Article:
WeWork To Sell Iconic NYC Building To Amazon

Amazon’s New York expansion plans will now include the former Lord & Taylor building in downtown Manhattan, as the eCommerce company announced that it will purchase the storied building from office sharing startup WeWork, according to the New York Post.

The price tag on the building, famous for being the former New York hub for the shopping retailer, is in excess of $1 billion.

The building’s current owner is WeWork, which has been having a difficult time as of late after a failed IPO and then the need for a bailout from SoftBank later. The building has 12 stories. It was sold to WeWork in 2017 for $850 million on the basis that it would become the WeWork headquarters.

This isn’t the only time Amazon has been involved with the Manhattan Lord & Taylor building. Last summer, Amazon mulled the possibility of housing its employees there via lease, as the building could have housed hundreds of employees. That would have fit under the umbrella of WeWork’s typical model of leasing out space to companies like Amazon.

Amazon looked at many locations in considering where to plant roots, including the Farley Post Office.

Earlier in 2019, the company froze its plans to build a new headquarters from scratch in Queens, promising to spend $2.5 billion over a decade and bring in tens of thousands of jobs as a result. Issues with rising retail costs, traffic and more ended up derailing the plans.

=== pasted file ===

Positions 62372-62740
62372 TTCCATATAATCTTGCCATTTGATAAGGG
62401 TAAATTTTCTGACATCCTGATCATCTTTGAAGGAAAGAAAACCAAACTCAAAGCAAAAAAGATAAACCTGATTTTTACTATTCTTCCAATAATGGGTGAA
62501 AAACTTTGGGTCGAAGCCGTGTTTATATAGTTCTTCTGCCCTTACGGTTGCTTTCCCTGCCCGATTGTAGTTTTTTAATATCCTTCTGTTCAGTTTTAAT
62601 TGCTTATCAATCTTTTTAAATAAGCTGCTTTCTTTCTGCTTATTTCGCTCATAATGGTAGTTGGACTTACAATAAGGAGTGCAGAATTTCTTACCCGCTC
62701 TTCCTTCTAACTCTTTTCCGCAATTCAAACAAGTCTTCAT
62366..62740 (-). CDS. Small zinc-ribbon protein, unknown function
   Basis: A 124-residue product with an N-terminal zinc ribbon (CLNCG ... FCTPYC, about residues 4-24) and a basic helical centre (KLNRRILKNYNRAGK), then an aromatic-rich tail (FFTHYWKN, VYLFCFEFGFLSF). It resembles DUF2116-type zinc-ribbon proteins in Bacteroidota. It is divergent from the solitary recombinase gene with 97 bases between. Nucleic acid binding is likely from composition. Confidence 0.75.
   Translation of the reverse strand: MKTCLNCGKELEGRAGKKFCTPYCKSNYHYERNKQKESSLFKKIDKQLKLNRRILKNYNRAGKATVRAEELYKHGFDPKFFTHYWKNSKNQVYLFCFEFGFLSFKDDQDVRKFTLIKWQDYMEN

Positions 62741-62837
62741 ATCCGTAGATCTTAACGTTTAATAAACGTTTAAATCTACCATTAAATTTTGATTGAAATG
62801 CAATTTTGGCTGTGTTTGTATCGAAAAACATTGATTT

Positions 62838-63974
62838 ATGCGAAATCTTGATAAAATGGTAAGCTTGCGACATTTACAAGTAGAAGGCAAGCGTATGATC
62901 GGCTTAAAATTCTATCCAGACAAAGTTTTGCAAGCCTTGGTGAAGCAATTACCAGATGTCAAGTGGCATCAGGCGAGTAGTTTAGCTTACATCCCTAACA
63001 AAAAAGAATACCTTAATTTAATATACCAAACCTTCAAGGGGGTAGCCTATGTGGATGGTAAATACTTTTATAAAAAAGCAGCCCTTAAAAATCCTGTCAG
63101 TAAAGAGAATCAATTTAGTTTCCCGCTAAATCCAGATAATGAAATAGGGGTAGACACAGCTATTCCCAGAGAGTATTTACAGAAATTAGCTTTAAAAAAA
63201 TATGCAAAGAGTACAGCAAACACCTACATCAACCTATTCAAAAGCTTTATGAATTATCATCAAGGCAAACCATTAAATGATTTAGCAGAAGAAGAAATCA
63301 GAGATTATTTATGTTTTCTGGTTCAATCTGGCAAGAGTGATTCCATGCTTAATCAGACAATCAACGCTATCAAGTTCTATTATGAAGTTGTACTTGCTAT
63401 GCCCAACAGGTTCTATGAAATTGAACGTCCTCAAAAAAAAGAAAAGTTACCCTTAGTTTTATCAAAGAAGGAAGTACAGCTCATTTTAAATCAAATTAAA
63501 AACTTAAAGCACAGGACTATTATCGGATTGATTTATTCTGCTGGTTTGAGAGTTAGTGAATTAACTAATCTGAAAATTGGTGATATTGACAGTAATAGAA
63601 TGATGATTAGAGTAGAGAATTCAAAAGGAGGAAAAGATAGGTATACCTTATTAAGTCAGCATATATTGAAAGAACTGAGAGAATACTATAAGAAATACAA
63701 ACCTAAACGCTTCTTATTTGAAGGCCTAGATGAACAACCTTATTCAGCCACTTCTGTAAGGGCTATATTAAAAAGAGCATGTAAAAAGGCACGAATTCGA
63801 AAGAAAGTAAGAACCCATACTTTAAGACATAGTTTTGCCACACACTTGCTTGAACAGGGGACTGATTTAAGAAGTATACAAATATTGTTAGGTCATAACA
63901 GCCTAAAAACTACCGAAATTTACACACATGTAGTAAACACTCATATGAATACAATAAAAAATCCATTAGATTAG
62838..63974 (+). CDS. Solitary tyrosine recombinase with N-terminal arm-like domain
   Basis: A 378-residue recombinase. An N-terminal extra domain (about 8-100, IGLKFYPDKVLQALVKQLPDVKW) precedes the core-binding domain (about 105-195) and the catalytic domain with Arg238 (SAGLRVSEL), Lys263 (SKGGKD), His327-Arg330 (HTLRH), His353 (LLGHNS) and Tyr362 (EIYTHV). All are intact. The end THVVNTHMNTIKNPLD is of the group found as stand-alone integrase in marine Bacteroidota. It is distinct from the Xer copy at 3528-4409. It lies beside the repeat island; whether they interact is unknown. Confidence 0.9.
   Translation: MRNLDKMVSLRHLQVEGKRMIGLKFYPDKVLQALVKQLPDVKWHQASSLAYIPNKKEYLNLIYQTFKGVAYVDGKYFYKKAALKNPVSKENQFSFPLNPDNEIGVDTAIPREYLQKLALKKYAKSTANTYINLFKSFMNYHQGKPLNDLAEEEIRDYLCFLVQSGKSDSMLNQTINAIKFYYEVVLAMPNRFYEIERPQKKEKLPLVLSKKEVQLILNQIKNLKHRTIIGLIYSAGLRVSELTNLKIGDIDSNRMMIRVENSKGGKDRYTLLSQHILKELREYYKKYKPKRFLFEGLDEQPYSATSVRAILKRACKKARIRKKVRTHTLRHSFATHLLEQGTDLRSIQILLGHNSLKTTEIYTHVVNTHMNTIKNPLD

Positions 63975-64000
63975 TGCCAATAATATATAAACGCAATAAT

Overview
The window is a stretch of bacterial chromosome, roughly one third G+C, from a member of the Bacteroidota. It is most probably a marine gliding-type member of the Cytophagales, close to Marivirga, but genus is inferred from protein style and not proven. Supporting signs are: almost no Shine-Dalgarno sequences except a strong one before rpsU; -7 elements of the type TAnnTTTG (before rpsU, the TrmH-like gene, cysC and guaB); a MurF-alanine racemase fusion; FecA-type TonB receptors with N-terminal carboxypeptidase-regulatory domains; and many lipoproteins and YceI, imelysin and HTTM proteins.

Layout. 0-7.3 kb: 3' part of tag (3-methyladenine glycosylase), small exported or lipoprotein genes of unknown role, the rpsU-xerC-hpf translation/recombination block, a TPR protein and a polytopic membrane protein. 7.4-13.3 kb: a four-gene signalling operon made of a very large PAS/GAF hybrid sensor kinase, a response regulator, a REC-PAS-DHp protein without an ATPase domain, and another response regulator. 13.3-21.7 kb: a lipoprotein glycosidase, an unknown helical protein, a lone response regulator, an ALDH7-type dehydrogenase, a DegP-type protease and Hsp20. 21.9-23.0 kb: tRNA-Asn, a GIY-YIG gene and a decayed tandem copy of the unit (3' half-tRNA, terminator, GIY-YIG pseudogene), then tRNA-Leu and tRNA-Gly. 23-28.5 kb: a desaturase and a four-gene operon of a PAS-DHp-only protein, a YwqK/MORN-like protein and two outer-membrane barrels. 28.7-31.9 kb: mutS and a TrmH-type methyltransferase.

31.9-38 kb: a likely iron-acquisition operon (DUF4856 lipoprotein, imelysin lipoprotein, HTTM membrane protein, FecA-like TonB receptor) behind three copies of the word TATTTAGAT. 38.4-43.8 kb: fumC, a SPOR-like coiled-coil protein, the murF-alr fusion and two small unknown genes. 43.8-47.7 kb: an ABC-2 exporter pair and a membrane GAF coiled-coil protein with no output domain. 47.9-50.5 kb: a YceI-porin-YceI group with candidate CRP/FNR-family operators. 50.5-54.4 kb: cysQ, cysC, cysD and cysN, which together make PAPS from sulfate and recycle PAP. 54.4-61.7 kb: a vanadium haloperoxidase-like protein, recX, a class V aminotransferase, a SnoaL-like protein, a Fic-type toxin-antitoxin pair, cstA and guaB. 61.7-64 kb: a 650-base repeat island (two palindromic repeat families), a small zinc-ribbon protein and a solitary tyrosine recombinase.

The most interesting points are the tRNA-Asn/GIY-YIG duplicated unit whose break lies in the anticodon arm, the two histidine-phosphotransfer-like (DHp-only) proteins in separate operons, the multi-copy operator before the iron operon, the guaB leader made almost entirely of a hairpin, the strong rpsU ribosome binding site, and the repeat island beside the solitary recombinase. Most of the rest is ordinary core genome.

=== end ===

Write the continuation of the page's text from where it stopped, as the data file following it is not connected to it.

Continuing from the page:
The company was drawn to the city for its abundance of workers in fields associated with technology. There are around 5,000 workers from Amazon already in New York doing business in various fields.

In other WeWork news, one of the company’s acquisitions, Managed By Q, is up for sale amid the cornucopia of similar sales as the office sharing company unloaded. Managed By Q’s founder, Dan Teran, was in talks to purchase his own company back, but the deal ended up being too much for what Teran was willing to spend.



The How We Shop Report, a PYMNTS collaboration with PayPal, aims to understand how consumers of all ages and incomes are shifting to shopping and paying online in the midst of the COVID-19 pandemic. Our research builds on a series of studies conducted since March, surveying more than 16,000 consumers on how their shopping habits and payments preferences are changing as the crisis continues. This report focuses on our latest survey of 2,163 respondents and examines how their increased appetite for online commerce and digital touchless methods, such as QR codes, contactless cards and digital wallets, is poised to shape the post-pandemic economy.